As a child, Bradford Edwards traveled the world with his father, who served as a helicopter and F-16 pilot during the American-Vietnam War. “Flight” is a tribute to his late father and a study on his long interest of funerary objects and rites. Although first a very intimate piece, the jet plane takes on very broad meaning as a work that reflects how traditions, like funerary rites, are center to maintaining personal and public symbols.
Edwards’ exploration in Vietnamese funerary rites not only looks at the process of what is done and what paper symbols are burnt as offerings to the dead, but also why these very objects are chosen. Extracting from this examination, Edwards also looks at the sculptural possibilities of such objects and how they may be viewed similarly or differently by onlookers who are not be a member or have an understanding of the culture from which this rite is practiced.
Apart from his interest in cultural symbols, Edwards also focuses on social issues such as the memory of war and how individuals wrestle with their relationship with it. In this particular installation completed for Saigon Open City in collaboration with Dao Anh Khanh and Nguyen Manh Hung, we look toward the memories of the American-Vietnam War.
A graduate of Sussex University, Edwards also attended the University of California at Santa Barbara and Long Beach State University. With a Masters Degree in Media Studies, Edwards has training in political and the social sciences. After his first series of trips to Vietnam between 1999-2002, Edwards is currently residing and practicing in Hanoi. (CTAV)
Dao Anh Khanh
(Born in 1959 in Hanoi, Vietnam)
Flight, 2006 video, drawing and performance in collaboration with Nguyen Manh Hung and Bradford Edwards
In preparation for “Flight,” a collaboration between composer Nguyen Manh Hung and the visual artists Bradford Edwards and Dao Anh Khanh. Kahn and Edwards constructed a life-sized jet plane from bamboo and rice paper to use as a centerpiece of the performance.
The jet plane is meant to serve as both an offering and as a symbol of war, communicating a message of peace through the medium of wood and paper. During Vietnamese funerary rituals, material things made from the same materials are burnt as offerings to the deceased. Although funerals are a way to honor the dead, they also reflect on the living. Both of the artists’ fathers were involved in the Vietnam-American War and this offering is made to them. Peace is sent to the heavens, but is also offered to the living as a gesture toward the resolution of current conflicts around the globe.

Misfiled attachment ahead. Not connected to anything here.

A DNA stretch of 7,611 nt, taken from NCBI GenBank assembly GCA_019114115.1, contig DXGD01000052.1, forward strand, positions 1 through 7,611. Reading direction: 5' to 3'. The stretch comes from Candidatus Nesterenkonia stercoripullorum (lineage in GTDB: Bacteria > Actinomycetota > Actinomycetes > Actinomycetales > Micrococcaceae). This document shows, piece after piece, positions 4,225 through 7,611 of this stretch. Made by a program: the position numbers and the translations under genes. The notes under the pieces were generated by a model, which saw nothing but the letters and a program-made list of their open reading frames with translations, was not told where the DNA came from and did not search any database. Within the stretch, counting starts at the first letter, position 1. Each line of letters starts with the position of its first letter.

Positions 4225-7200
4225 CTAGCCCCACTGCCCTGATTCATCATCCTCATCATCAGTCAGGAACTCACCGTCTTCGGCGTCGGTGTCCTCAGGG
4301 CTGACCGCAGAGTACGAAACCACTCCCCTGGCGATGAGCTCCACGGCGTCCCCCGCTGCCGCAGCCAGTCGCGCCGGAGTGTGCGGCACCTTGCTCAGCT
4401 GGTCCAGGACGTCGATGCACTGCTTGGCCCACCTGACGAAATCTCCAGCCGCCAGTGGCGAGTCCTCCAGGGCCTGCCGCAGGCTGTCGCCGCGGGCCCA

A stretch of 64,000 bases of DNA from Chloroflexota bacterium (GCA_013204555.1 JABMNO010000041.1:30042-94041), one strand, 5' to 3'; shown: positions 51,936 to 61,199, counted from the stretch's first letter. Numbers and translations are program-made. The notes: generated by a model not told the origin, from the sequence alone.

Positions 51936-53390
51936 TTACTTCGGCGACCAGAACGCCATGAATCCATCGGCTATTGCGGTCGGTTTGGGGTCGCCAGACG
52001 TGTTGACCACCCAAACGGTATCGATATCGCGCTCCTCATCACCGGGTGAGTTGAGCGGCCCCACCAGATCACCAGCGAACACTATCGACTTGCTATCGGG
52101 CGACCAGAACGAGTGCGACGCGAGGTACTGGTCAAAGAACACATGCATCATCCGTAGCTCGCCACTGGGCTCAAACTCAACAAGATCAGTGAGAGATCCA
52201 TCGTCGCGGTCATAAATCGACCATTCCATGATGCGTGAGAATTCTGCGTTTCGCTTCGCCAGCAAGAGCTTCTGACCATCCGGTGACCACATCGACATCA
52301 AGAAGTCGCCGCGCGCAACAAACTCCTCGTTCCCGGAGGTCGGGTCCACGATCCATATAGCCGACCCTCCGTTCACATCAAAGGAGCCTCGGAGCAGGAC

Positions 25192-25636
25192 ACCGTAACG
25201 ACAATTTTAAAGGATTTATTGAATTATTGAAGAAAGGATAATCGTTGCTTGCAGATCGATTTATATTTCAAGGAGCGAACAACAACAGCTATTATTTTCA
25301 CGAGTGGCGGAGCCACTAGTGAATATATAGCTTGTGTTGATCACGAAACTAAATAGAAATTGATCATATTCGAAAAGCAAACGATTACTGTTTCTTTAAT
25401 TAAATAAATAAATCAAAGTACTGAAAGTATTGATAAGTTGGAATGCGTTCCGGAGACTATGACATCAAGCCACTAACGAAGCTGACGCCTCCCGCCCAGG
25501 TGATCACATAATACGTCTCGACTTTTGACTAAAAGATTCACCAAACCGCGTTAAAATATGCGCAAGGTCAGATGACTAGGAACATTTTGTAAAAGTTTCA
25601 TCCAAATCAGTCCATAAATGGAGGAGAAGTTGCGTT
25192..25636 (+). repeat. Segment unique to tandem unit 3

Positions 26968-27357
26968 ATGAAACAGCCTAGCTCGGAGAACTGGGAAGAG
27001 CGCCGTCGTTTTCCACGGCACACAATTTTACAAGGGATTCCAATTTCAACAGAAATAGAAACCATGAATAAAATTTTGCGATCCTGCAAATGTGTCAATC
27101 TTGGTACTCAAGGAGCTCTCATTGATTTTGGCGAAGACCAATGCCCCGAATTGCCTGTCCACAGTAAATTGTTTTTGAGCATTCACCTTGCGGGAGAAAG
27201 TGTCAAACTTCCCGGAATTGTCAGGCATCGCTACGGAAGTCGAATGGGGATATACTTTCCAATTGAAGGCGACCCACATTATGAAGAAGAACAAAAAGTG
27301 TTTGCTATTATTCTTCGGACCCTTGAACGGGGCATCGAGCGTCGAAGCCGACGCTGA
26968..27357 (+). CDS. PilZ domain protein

Born in 1959 in Hanoi, Vietnam, he still resides there. Khanh came to art after graduating from the Hanoi Industrial Arts Academy and from the Hanoi Police Academy. In addition to his practice as performance artist, Khanh is also a prolific painter. Khanh’s work has been featured in Vietnam, London, Switzerland, Hong Kong, Jakarta, Paris and the United States. (CTAV)
Nguyen Manh Hung
(Born 1976, lives and works in Hanoi)
Collaborating with Bradford Edwards and Dao Anh Khanh, “Flight,” is in part another thoughtful iteration of Nguyen Manh Hung’s examination on vehicles as “living beings.”  Although the breadth of Nguyen’s work is varied in tropes, content and media, many of his work in oil paintings, as perhaps inspired by his travels, cultural musings and inadvertent observations on economic growth, examine and depict these vehicles’ operative functions in their social roles, relationships and so-called daily lives.
While such paintings expose how these vehicles work, interact and survive as people do, these anthropomorphic attributions do not transfer as readily into “Flight.” Rather, more technical aspects of a jet, like its structure and how it reflects the true dimensions of an actual fighter jet, hold precedence.  This does not completely remove Nguyen from his usual focal points, but places more weight on a more intimate look at the vehicle: its morphology, its image and impressions inspired by such images. It is as if Nguyen takes a step from the sociological study of vehicles toward a more up close and personal look at their “biology” and “psychology,” and how these may effect the psychology of those around them, be them other vehicles or humans.
Removing the vehicle from its natural habitat and forced into a limited space and audience, the jet in this work becomes a colossal symbol, even while it is the size of what it would be in actuality. In the end, Nguyen comes back full circle and touches on his focus on the relationship of objects and/or people to one another.  While this jet functions immediately as a funerary symbol, its function in this work can be broken down to its daily social function and importance and how those very things allow it to be the symbol that it is in this work.
Nguyen Manh Hung graduated from the Hanoi Fine Arts University in 2002. His work has shown in the region and the United States, and he is currently working on an exhibition to be featured in New York.